The video acknowledges that it’s hard to spot scams today, but the provided examples and advice do not readily improve matters, they just give further evidence of a challenging environment.
The solution offered is to check spelling and grammar. This is outdated advice — many scams use correct spelling and grammar. Of course, if there are errors, it should reveal a scam, but it should not be the singular advice. The implication from their advice is that if it reads okay, it is likely safe.
In reality, the most important thing to check is the link, the URL, and what they are asking you to do.
They graphic highlights the malicious signals of the text, including bad domains, but the presenters do not talk about them.
This is poor and incomplete advice. Chunkz says this is legitimate because it’s a one-time password, on their basis that if you’re using one-time passwords, you’ve gone beyond simple passwords and are using multi-factor authentication, so you’re improving your security. But the video doesn’t explain this, they don’t say what one-time passwords are and why you would use them.
People should adopt one-time passwords and multi-factor authentication, but this is not the end of the story. If you receive a text like this, and you’re not expecting it, it means someone is trying to log in as you. They might try and obtain this code from you in other channels. They shouldn’t be able to log in without the one-time password but you should see this text as a signal to check your account (not using any links in the text). You should check your account because often the one-time password is requested after the password is successfully entered, which means a malicious party could have your password, and so you should change your password. It could also be that someone has signed up for an account with some business with your phone number, which should be investigated.
If you’re not logging in, you shouldn’t see this message, so if you get it out of the blue, it is something to be checked with the official website by logging in yourself.
The principal signal they used to identify the scam is that the message says “from your GP”, rather than the name of your GP. The presence of the real GP or surgery name should not convince the recipient it is safe and legitimate.
They do mention the strangeness of the URL which is good to talk about. They mention that it has a lot of “slashes” meaning dashes or hyphens. This isn’t everything though. The fact it ends in
"·info" is important, because this is unusual in UK health settings. You would expect a domain of
"nhs·uk" or your medical centre website which probably ends in
"·co·uk". To me, this link looks very suspect. But it could appear much more genuine and hard to spot by eye that it’s a scam — this link could look legitimate with a more targeted domain name, perhaps something which is closer to the name of your GP.
A link checker would help to confirm it is safe.
This is the kicker.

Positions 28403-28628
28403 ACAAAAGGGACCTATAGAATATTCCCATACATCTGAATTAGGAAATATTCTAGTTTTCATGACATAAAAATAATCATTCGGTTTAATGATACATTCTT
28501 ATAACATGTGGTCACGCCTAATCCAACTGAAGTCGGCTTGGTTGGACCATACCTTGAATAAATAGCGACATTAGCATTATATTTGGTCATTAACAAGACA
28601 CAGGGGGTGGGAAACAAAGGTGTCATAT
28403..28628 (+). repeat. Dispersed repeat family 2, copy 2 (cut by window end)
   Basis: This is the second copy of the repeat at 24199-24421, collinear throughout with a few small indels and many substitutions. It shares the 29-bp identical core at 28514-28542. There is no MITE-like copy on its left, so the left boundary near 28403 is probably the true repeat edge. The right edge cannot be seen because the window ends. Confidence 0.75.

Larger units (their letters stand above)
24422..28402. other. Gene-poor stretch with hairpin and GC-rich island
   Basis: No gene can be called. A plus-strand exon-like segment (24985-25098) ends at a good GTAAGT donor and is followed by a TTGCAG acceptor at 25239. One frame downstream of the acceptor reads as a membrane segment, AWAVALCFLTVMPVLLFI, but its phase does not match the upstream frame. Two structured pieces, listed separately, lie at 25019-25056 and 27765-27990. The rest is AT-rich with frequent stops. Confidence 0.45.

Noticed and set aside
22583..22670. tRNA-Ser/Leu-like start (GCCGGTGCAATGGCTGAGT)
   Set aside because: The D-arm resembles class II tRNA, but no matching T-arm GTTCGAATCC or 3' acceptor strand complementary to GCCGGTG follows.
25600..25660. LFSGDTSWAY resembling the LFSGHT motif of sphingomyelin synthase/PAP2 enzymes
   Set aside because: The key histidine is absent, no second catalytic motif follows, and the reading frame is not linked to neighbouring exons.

Barclays report that this message is legitimate. They say it’s safe because it mentions the name of the driver, “Ryan”, and it’s to deliver a parcel. Ostensibly, because it doesn’t mention any fees and doesn’t have spelling mistakes, it’s okay. Crucially, they do not talk about the safety of the link. How do you know, just from the message that it’s safe? What if when you click the link, it takes you to a site claiming there are delivery fees to pay, asking for your personal information and bank details. This would be unsafe. This is even more apparent with the use of
"bit·ly", a link shortening service that will redirect to another site when clicked. You do not know the final destination, you cannot trust
"bit·ly" links on visual inspection.
The conflicting advice on link safety from Barclays is confusing and dangerous. In saying the previous message was bad because of an unsafe link, Barclays should not claim that this link or message is safe. It is equally unsafe. Until proven otherwise, links should be considered unsafe. Until you know where the link goes, what the URL is in your browser, and what it’s asking you to do, it’s unsafe.
This further emphasises the pressing need to use a link checker to confirm safety.
Always scan for a scam? How? In what way? The methods described won’t work for scams in the wild.
At the end of the video, I am no clearer in my understanding of phishing and scams, and doubtless the same for others. All it achieves is making people more nervous and afraid. If it makes people more aware and alert, it may have some of the effect Barclays desired, but it does not offer concrete advice and positive examples that make a real difference.
Chunkz and Young Filly are trying to do their bit in the war on scams; I do not place the blame for the errors with them. Barclays, with their responsibility to keep customers and their accounts safe, are at fault here. It is their video, emblazoned with their branding, and sponsored by them.
The video has the wrong examples, wrong explanations and sometimes the opposite advice. At its best, it has little impact in helping people identify a scam themselves. At its worst, their misplaced and dangerous advice on link and message safety could lull people into false safety and make scam detection worse.